Macadamia Nuts - causes locomotory difficulties.  Affects the skeletal muscles and can cause weakness or paralysis.

Potpourri - The liquid potpourri is highly caustic as well as tasty to your pet.  Ingestion can cause severe esophageal and mouth burns.  If untreated, the ingestion can be life threatening.

Rattlesnake Bites - The venom of a rattlesnake is poisonous.  The faster the bite is recognized, the more effective the treatment is. Do not try to cut the bite wound open or suck out the poison. Seek veterinary care immediately for proper treatment  Tyke's Story

Reclining Chairs -  Recliners are a hazard to small animals and puppies as they may crawl under them or lay at the foot of the chair.  When you come down from the reclining position you can crush your pet.   Always check before lowering your recliner.

Shock Collars -  We do not recommend shock collars for toy dogs.  Click on the link below to read a personal story about the damage a shock collar can do.  Duke's Story

Shredders -  Keep pets away from shredders and turn off and unplug when not in use.  Curious pets have gotten tongues, ears, skin, fur, and paws caught in the teeth of shredders causing serious injury and even death.

Ticks - Check your pet regularly for ticks.  If you are not familiar with a tick, click here to see what one looks like.   Ticks come in a variety of sizes and shapes.  Ticks are parasites that feed on the blood/tissue of their host and they can transmit bacteria to the host within 24-48 hours.  Ticks carry many diseases such as lyme disease and rocky mountain spotted fever. Properly remove a tick by using a pair of pointed tweezers.  Grasp the mouthparts of the tick as close to the skin as possible.  Pull the tick straight out with a firm and steady force.  Wash the area with soap and water.  Do NOT remove a tick by touching it with a burnt match or swabbing with alcohol or using petroleum jelly as these methods will aggravate the tick and cause it to release more bacteria into the bloodstream.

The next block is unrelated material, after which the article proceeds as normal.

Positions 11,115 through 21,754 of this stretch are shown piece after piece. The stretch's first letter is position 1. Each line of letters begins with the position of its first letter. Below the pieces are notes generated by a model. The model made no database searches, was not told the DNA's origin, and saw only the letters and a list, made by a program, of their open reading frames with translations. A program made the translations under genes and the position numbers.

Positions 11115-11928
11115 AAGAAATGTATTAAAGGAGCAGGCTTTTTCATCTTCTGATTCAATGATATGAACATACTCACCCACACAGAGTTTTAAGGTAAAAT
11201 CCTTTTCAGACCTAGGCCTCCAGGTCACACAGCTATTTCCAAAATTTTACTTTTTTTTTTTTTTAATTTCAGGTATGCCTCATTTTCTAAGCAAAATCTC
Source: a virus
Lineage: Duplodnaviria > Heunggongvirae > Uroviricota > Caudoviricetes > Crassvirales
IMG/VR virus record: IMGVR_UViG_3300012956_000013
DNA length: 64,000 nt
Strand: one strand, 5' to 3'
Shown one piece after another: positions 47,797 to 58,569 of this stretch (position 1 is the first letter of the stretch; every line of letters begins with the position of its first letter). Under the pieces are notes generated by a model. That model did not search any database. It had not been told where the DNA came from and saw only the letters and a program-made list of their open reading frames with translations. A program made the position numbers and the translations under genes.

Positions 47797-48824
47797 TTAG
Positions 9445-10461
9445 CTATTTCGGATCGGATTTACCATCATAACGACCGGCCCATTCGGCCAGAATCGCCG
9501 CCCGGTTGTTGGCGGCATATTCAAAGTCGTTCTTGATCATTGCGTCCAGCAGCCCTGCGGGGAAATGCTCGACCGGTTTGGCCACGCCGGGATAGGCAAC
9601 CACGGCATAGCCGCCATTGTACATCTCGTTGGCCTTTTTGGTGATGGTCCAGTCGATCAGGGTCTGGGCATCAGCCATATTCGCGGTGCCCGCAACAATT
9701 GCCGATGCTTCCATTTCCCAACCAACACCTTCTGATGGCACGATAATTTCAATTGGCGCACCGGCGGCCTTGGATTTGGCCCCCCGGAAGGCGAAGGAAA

Toads - Toads secrete a substance that can irritate a dog's tongue or eyes.  Catching, chewing or licking a toad may cause excessive salivation and sometime disorientation.  It usually is not very serious.  Flushing  out his/her mouth with water is normally all that is needed.  However, some toads (Colorado River Toad, Bufo Toads and the Giant Brown Toad to name a few) are poisonous.  It is best to take you dog to your vet or call your vet if your dog has come into contact with ANY toad.

Trash Cans - Trash cans can contain items that are hazardous to your pet and are full of dangers.  Items such as bones, ribbons, dental floss, string, discarded chocolate are all dangerous materials.  Keep trash cans covered our out of reach of pets.

Travel - Confine your pet while traveling in a car. Use a crate, booster seat, or safety harness.  Many a pet has died or escaped in a car accident.  Always put your pet on a leash for potty breaks and provide plenty of water.  Call ahead for pet friendly hotels.  

Xylitol - is a sugar substitute for humans that can cause liver failure, internal bleeding and a fatal hypoglycemic reaction in dogs.  This ingredient is found in chewing gum and mints.  If veterinary intervention is not sought immediately even a small amount of gum, as few as two or three sticks (that contain xylitol) can kill a 15 pound dog.  Major damage can occur within as few as thirty minutes to an hour after consumption.  Symptoms are loss of coordination, depression, seizures, and collapse.